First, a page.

“I think I should stick the course today,” he said and looked at me from under long lashes.
I took another breath. “Why resist this beautiful synchronicity?”
He shook his head. “I experience multiple synchronicities, Lisa.”
It was the hardest hit I’d sustained since Mr. Oyster had suggested I consider Botox, so I kept mum until he reached his stop, and focused on blank spaces between blank spaces until I could disappear in someone else’s movie. But Emily Dickinson provided more solidarity than respite. Too much solidarity, really.
As she raged about her inability to connect, her profoundly unquenched passion, I felt the wetness on my cheeks before realizing I was crying. Alone together is feel so acute in the shadow of spring’s invitation.
Around me sat mostly senior citizens, and I felt glad. They comprise the most ardent audiences of fine films, I’ve noticed, and also the most respectful—no smartphone flashes, no loud snacking. But I also felt glad because by the time most humans have been on the planet for a while, they possess the gravitas lent by serious heartbreak. I did not think I could bear any more glibness that day.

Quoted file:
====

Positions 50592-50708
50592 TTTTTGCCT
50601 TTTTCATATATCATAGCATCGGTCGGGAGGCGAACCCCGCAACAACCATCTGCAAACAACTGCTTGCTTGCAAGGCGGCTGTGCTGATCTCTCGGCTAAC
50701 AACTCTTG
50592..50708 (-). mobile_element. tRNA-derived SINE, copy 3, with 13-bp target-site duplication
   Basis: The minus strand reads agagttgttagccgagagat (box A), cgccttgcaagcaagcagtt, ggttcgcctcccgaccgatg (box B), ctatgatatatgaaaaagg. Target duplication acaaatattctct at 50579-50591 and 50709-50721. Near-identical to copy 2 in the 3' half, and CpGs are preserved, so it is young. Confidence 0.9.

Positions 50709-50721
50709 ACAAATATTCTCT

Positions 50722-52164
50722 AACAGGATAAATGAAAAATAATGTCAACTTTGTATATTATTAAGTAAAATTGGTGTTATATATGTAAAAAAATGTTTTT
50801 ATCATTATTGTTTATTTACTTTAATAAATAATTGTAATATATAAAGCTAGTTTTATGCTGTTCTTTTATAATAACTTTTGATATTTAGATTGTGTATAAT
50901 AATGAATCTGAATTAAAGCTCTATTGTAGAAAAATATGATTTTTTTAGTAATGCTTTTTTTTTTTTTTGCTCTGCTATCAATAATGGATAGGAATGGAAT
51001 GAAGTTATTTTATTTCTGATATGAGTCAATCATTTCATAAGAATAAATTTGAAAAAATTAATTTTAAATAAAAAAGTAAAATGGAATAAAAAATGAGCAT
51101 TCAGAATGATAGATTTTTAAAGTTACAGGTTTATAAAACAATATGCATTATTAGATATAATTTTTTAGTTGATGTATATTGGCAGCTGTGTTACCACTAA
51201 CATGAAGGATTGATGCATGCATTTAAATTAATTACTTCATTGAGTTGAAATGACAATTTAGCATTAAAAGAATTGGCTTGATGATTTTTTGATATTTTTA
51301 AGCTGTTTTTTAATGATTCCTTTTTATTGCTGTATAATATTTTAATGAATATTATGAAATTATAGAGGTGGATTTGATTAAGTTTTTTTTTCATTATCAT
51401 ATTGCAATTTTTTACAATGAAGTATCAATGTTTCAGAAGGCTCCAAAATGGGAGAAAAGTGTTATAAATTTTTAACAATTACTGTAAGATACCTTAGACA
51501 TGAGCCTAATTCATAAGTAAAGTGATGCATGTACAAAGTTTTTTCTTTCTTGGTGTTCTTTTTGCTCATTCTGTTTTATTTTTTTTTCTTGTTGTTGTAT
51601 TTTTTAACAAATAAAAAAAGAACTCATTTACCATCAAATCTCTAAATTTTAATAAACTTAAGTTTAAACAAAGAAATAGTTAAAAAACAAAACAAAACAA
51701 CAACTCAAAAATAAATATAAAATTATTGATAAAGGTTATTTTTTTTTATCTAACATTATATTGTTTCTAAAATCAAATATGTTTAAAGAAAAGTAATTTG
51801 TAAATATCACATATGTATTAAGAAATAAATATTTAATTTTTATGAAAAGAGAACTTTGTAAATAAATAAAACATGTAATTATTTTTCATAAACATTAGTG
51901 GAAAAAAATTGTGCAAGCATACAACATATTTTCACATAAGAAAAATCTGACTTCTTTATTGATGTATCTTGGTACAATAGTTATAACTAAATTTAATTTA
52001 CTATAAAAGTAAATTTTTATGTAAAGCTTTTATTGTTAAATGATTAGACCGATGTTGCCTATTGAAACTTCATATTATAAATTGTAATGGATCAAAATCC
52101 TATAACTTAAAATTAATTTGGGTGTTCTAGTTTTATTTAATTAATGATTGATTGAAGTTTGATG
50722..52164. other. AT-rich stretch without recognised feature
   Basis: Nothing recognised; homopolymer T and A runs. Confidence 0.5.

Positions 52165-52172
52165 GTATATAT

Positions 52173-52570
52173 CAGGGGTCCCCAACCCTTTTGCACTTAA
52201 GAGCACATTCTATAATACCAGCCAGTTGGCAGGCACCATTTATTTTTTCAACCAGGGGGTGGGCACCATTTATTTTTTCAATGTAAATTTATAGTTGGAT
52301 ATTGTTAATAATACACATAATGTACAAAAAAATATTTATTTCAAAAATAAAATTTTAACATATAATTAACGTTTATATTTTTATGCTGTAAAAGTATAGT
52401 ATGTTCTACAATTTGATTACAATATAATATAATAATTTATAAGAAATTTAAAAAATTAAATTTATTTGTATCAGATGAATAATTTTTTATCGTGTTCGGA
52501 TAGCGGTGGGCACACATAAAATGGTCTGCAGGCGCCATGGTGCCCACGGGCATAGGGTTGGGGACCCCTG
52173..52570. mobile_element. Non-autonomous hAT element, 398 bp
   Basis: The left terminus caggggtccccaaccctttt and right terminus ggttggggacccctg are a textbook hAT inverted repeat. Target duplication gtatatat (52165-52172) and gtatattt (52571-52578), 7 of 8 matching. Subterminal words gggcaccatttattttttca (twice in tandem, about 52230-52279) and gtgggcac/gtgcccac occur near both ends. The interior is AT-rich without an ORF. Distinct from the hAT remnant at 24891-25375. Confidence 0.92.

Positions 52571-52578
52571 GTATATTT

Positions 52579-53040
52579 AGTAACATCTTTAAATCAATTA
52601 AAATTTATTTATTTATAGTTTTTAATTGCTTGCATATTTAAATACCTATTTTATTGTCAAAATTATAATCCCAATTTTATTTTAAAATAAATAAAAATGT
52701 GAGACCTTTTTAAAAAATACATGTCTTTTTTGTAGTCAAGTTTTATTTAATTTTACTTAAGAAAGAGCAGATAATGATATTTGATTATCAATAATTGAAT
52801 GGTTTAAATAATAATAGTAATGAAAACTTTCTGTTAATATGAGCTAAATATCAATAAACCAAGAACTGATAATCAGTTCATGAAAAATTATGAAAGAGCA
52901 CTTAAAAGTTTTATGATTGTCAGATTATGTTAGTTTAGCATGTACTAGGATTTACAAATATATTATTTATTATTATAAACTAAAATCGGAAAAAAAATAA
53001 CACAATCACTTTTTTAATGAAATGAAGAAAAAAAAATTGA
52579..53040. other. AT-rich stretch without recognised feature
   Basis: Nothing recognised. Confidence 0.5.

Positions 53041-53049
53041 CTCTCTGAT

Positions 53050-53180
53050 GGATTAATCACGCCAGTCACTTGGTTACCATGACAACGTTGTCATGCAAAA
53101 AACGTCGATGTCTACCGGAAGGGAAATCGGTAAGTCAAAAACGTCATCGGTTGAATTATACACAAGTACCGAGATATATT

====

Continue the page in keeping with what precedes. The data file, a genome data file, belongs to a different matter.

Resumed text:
As Emily cried bitterly about her married pastor, and I cried bitterly about my subway encounter, a white-haired woman appeared and stood uncertainly in the aisle. Suddenly, a hand shot out from the dark, and grabbed her arm. She gasped and sat down abruptly. “I wasn’t sure it was you,” she whispered, and two silhouettes became one.
I’d thought this story over, even if it’s never truly over so long as He resists our mystical bond. So I sat on a West Village stoop and related the afternoon’s events to Lauren on the phone as the sun sat behind me. Then Mr. Oyster’s sugar mama–a woman who has caused me more tsuris than my feminist consciousness likes to admit–sauntered by and gave me the evil eye. I waggled my eyebrows, and burst out laughing for the second time that day.
As I described the interaction to my friend still on the line, she began laughing, too. “I give up,” I said. “This day has so many sorry coincidences that it’s got a charm all of its own.”
I was lucky to have a friend who understood.